Despite Republican complaints that Reid is the cause of gridlock, the Washington Post in August did an analysis of the past 20 congressional terms and found that the number of House-approved bills awaiting action in the Senate this session isn’t that unusual.
“In 11 of the past 19 Congresses — more than half — more than 300 bills were waiting for Senate action by the time the Congress completed its work,” Philip Bump wrote.
In fact, as Washington Post Fact Checker Glenn Kessler noted, the biggest backlog occurred in the 110th Congress in 2007-2008, when the Senate failed to act on more than 700 bills. And that was when the Democrats controlled both chambers.
GovTrack — a nonpartisan website that tracks legislation — also did an analysis and found that the percentage of Senate bills being ignored by the House isn’t that much better. It found that the Senate has passed 124 House bills, or 26 percent of all House bills, while the House has passed 40 Senate bills, or 37 percent.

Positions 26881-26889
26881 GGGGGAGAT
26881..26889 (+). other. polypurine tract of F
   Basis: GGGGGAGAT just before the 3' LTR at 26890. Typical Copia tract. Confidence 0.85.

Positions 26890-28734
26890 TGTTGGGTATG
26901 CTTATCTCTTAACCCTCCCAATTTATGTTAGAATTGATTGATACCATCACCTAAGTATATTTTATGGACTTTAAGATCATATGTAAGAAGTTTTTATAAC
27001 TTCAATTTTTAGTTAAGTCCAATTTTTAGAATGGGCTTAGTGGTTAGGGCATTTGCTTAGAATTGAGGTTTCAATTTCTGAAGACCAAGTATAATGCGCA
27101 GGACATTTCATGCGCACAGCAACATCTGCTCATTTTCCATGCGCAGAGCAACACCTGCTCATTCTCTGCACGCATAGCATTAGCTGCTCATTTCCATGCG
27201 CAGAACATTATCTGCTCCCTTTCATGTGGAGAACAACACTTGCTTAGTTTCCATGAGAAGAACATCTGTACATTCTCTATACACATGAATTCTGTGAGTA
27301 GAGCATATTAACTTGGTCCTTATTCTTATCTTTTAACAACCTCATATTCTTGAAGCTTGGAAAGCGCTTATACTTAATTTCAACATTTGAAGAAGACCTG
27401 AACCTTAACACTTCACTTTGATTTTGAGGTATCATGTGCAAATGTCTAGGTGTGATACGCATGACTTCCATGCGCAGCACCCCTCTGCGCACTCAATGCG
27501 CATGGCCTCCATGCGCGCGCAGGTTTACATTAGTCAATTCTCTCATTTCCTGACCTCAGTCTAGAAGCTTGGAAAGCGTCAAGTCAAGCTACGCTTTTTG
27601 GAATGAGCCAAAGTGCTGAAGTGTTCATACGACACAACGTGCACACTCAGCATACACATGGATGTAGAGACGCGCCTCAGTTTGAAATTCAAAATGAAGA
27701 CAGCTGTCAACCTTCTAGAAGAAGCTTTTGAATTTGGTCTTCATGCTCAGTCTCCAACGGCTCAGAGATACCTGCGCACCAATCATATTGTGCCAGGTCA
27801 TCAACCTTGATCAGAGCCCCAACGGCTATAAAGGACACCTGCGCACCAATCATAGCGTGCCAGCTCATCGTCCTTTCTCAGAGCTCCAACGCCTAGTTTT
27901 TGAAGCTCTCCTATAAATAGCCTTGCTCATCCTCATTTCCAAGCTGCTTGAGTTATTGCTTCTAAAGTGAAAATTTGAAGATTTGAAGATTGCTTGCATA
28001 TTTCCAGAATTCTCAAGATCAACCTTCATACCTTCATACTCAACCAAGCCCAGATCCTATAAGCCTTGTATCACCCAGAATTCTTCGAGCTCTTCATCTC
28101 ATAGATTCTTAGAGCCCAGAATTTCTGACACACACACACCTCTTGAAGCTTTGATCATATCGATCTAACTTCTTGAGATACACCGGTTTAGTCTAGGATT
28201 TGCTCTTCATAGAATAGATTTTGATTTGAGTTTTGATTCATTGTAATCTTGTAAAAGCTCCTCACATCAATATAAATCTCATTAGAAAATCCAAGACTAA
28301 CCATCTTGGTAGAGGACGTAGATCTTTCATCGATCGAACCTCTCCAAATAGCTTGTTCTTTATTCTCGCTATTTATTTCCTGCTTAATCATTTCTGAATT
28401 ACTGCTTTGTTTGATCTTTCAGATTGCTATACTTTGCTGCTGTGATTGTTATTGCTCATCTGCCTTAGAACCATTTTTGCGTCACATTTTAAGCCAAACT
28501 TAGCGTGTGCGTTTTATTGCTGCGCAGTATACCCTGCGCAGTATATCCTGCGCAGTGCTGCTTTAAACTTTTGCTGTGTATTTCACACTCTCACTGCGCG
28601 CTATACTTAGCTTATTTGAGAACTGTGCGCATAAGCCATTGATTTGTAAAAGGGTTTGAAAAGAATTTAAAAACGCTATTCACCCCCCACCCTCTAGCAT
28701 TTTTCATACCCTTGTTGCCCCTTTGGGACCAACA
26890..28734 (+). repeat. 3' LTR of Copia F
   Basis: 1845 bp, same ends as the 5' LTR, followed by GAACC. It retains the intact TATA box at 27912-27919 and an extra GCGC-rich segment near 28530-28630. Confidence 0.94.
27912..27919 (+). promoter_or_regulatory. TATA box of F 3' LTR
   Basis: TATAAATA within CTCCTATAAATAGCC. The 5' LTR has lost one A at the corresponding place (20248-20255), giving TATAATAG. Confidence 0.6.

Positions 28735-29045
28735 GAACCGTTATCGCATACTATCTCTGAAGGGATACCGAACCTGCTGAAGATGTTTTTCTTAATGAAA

“I know 37 is bigger than 26, but in the big picture these numbers are actually pretty close. I wouldn’t read much into the difference,” writes Josh Tauberer, founder of GovTrack.
One last thing: the number of bills sitting on Harry Reid’s desk that will have an impact on the direction of the country is not as large as the Republicans declare.
As we mentioned, Republicans give different figures for the number of bills “collecting dust” but the one we have seen most frequently is 387.
Blackburn, a Tennessee Republican, used the 387 figure on CBS’ “Face the Nation” on Oct. 19, when asked about the problem of congressional gridlock.
Blackburn, Oct. 19: Yes, you know, I think that what you have in the House is bipartisan frustration with Harry Reid in the Senate. You know, we have 387 House-passed bills, 98 percent of them bipartisan, 298 of those bills veto-proof. And they’re sitting on Harry Reid’s desk.
And we find it very frustrating that the Senate has not been able to get the work done. We wish they would come back and that they would do that. It would help the country and it would get some things passed that need to be passed.